Today is Valentine's Day. It is an opportunity to express to those who matter most to us that they are valued and respected and to show them the kindness and compassion that they deserve. Most importantly, it is a day to show our loved ones that we support them. On this Valentine's Day, I am once again calling on the Prime Minister and the Premier to show the people of Williamtown that their Government is here for them. After 2½ years of living a nightmare, the families affected by the toxic perfluoroalkyl and polyfluoroalkyl substances [PFAS] contamination flowing from the RAAF Base Williamtown are heartbroken.
For seven years they have been lied to and have had secrets kept from them, and they have been hurt emotionally and financially. Representatives of multiple levels of government have treated them with disdain, concerned only with limiting liability rather than looking after those who have been hurt. As more time passes, the communities affected are getting closer and closer to breaking point while the Commonwealth Government continues to drag its heels, offering no real progress. I have said many times in this place that we know the polluter is the Australian Defence Force. We know that Defence and the Commonwealth Government can fix this catastrophe. However, that fact does not allow the New South Wales Government and the Environment Protection Authority [EPA], which is the primary environmental regulator in this State, to abrogate their responsibilities.
If a private company had committed this contamination, the Premier, the environment Minister and the EPA would demand and enforce action. Yet these desperate families have heard no tough words from Premier Berejiklian or environment Minister Upton and their continued silence is deafening. A host of other New South Wales Ministers have called out the Commonwealth Government on matters they consider to be a priority, including the Deputy Premier attacking the Prime Minister and calling for his resignation for committing the cardinal sin of losing opinion polls. But our environment Minister does not consider the Williamtown contamination to be a matter significant enough to publicly demand action from the Federal Government. We could reasonably question whether the New South Wales Government is running a protection racket for Defence or it simply does not care about those families.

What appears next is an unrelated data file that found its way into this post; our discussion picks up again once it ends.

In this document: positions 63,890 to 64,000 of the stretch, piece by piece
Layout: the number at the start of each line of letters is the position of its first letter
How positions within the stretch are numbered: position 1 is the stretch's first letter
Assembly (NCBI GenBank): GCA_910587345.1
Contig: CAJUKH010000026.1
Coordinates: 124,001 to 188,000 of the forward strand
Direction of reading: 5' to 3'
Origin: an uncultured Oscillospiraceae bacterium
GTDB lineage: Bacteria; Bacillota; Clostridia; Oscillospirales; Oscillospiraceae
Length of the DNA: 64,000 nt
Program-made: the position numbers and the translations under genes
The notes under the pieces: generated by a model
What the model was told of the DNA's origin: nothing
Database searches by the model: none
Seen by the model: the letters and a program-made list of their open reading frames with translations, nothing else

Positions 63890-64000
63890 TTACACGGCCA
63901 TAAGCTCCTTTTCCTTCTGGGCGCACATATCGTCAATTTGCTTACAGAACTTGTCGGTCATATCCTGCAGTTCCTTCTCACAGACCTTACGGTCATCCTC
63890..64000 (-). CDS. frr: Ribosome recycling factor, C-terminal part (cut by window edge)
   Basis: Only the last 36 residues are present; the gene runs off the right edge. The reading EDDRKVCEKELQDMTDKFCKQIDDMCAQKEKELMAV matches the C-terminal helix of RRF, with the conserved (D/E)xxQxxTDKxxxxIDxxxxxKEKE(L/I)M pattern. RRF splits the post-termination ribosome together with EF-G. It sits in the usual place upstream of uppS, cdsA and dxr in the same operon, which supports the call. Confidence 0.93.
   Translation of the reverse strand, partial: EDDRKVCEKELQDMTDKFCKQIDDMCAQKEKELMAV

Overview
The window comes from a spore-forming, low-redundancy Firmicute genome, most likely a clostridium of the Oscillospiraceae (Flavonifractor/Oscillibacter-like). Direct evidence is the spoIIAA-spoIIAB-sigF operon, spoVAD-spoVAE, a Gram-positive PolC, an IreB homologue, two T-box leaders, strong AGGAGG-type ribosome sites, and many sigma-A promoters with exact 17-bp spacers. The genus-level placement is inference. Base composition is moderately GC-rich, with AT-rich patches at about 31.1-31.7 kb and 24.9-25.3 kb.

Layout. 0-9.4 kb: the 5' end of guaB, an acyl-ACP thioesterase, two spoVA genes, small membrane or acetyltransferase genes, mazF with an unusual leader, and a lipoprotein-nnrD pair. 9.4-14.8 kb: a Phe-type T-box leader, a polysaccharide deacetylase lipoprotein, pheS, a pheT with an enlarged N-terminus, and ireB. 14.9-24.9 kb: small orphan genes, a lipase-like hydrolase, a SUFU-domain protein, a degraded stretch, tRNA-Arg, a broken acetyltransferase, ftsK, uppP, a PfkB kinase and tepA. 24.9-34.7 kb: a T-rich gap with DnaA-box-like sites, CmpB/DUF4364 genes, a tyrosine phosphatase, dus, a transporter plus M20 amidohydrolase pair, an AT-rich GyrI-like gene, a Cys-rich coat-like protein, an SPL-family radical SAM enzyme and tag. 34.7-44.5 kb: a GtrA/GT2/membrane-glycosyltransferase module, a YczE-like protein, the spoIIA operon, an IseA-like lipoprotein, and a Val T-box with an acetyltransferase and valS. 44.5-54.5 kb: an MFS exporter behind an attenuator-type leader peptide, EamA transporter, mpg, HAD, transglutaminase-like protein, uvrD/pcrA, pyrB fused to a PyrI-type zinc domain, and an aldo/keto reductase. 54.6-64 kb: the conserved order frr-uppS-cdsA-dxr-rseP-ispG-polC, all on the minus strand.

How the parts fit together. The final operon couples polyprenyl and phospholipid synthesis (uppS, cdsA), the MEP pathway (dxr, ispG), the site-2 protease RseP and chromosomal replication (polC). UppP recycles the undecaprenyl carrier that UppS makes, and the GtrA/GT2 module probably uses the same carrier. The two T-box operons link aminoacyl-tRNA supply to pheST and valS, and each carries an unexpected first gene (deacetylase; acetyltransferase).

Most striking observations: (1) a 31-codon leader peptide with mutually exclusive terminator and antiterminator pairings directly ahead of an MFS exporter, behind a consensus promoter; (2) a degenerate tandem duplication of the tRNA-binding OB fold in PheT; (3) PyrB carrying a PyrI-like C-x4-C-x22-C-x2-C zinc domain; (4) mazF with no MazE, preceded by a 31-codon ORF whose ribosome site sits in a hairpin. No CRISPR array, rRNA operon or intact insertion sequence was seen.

The situation gets worse. Families living in the red zone on Cabbage Tree Road have had another truckload of pain dumped on them courtesy of this heartless Government. Those families who have members with high levels of PFAS in their blood have had to fight off raging bushfires which threatened to engulf their homes. Recently they received phone calls from the Department of Planning and Environment informing them that the proposed sand mine that has been plaguing the community for three years has been given the tick of approval. Those families are already on the precipice. I do not know how they are meant to cope with the latest news that the sand mine will proceed to the Planning Assessment Commission for final assessment in addition to everything else. My community should not have to fight this sand mine approval.
The sand mine tender was dodgy from the start, with Port Stephens Council issuing the tender and accepting a bid from the then mayor. The mayor then withdrew his tender so he could be in the room when the tender decision was made. The tender was awarded to a Tinkler Buildev-related company, against the advice of council staff. At that time, Port Stephens Council was the only entity willing to do business with companies related to Nathan Tinkler. Since then, as a result of Tinkler or Buildev being unable to fulfil their tender obligations, the tender was transferred without any formal tender process to another two companies that were seemingly independent from the original businesses. However, we have heard that the people involved with the original company are involved with the new company. This situation stinks to high heaven. The sand mine sits conveniently outside of the new area identified by the EPA as being affected by the contamination, while neighbouring residential properties are included in the red zone. Vegetation and other materials in the red zone, such as weeds from the drains, cannot be removed from the area because there is no safe way to dispose of them.
The approval by the department to go ahead with the sand mine means contaminated material can potentially be trucked across the State, resulting in damage to local aquifers. It beggars belief. Prior to Christmas, the Premier finally met with those families who are affected by the contamination. She heard about their heartache and despair firsthand. I want the Premier to intervene in the cruel, heartless decision made by the Department of Planning and Environment in Sydney. I am calling on the Premier to have a heart this Valentine's Day and to halt this sand mine. Given all the circumstances, she should at least suspend the process until there is a greater understanding of the impact of PFAS on human health or until the residents are given options to leave the area. Unlike people impacted by other unwanted developments around the State, these families cannot escape. People in the red zone cannot leave. Premier, have a heart. Do the right thing and stop this sand mine.